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If you’ve read my blog for any amount of time at all, you’ve probably noticed I talk about feelings a lot. To quote my colleague, friend, and one time contributor to this blog, Patrick Umphrey, “Feelings matter”.

To let your feelings interfere with whether you work out on a given day or eat healthy would be a mistake, but equally as bad is not having an awareness of how your emotions can dictate your success.

I want you to be brutally honest for a second here, and ask yourself what feelings you feel, or felt, that kept you from starting to exercise and eat healthy.

Most of the clients I work with probably experienced the same feelings you are now when they first started, shame and vulnerability. Shame of not already being in shape, and feeling vulnerable setting foot in the gym for the first time worrying that you’ll stand out like a sore thumb.

It’s extremely common, though I wish it wasn’t.

Coming to grips with this is an important step, because once you recognized how you’re feeling and why you’re feeling it, you can start to address it and make real progress in the gym.

Truth is there are probably many reasons why you may be experiencing these feelings, and answering why is not in my wheelhouse, but what I do feel confident in doing is helping you find the right way(s) to overcome this.

First ask yourself, is this shame strictly pertaining to wanting to get in shape or have you battled with feeling not good enough, and ashamed of yourself for whatever reason most of your life.

If you find the second half of that question being the answer, please ask for help from a professional. Getting the help you need takes courage and is nothing to be ashamed of, but left unchecked it can wreak havoc not only on your progress in the gym, but other aspects of your life as well. Take it from someone who’s battled this first hand.

Remember you’re in the majority in this country when it comes to not being “in shape”, but you’re taking the first and most important step in the process in deciding to start working out and eating better.

Take pride in that.

Secondly, focus on what you can do today as opposed to what you wish you could do eventually, and be sure to celebrate the small victories you have.

This cannot be overstated.

By simply shifting your mentality here, you create a positive mindset that helps you build momentum and empower you, leaving you feeling like there is nothing you can’t accomplish without executing the plan you lay out for yourself.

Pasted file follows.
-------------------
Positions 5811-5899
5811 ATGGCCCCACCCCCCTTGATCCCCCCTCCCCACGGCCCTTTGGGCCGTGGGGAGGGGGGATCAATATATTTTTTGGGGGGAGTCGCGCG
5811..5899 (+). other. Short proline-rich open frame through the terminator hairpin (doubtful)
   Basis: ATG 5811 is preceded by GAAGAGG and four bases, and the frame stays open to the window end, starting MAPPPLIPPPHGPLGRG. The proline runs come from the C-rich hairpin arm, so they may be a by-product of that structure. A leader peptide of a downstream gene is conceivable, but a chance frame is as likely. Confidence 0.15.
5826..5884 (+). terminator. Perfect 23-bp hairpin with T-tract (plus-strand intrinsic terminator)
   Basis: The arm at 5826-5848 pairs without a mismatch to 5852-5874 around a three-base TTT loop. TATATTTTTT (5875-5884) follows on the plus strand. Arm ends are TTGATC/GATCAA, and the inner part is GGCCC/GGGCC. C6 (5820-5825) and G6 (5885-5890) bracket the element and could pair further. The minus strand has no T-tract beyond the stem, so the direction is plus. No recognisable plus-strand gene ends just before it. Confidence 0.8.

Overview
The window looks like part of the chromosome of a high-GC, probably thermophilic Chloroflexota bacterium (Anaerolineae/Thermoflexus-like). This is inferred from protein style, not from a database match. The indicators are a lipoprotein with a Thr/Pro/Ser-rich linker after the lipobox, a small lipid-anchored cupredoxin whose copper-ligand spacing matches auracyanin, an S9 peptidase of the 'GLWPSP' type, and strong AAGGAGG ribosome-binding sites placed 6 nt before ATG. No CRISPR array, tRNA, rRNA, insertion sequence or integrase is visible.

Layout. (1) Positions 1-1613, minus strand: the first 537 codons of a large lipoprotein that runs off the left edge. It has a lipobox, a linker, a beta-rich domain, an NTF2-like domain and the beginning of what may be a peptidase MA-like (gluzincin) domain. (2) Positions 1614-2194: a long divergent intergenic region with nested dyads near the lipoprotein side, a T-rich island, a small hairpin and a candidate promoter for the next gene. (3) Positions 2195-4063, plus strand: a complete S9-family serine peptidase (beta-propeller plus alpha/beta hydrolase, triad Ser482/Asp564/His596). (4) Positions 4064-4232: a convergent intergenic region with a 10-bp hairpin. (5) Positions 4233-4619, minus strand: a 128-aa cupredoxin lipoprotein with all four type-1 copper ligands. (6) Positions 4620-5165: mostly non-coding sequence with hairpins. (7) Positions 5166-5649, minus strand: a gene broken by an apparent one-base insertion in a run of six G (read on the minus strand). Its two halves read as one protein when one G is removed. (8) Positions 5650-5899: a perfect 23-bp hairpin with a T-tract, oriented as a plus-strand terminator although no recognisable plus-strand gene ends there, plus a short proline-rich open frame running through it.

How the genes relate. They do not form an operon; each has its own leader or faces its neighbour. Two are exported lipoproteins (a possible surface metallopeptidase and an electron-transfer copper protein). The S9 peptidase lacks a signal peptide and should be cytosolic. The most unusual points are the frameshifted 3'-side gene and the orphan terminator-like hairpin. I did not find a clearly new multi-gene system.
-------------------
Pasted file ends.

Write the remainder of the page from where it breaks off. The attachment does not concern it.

Eat all your veggies today? Sweet! Give yourself a big high-five.

Increase the intensity of your workout today in some way? That’s baller, give yourself a pat on the back, and if you can try to up the stakes again either next workout or next week.

Going hand in hand with celebrating those small victories is actually tracking what you did to earn that small victory, and even tracking where you may have stumbled and hit roadblocks so you don’t make the same mistakes again. That is a huge piece of the puzzle.

A strategy that has really helped me be successful is being “on” 80% of the time with regards to eating healthy and sticking to a hard training schedule (when I’m getting ready for a meet, it’s a little more like 90%).

When I say that, I don’t mean that the other 20% of the time I fuck around, it’s more that I allow myself to enjoy foods I may not always eat, or do some exercises that might be more for fun than they are for function with regards to my program (biceps curls come to mind).

Lastly, be willing to forgive yourself when you get slightly derailed, forgive yourself for not getting started sooner, and forgive yourself for taking breaks at times when you need them (remember exercise is meant to ENHANCE your life, not become your life).

Basically, don’t be an asshole to yourself, since there will be plenty of people over your life time that will fill that position gladly for you.

Remember you’re doing the right thing by starting/coming back from a hiatus. You can’t fuck up, the worst you can do is fall off the horse, and I know you’ll get back up.

 


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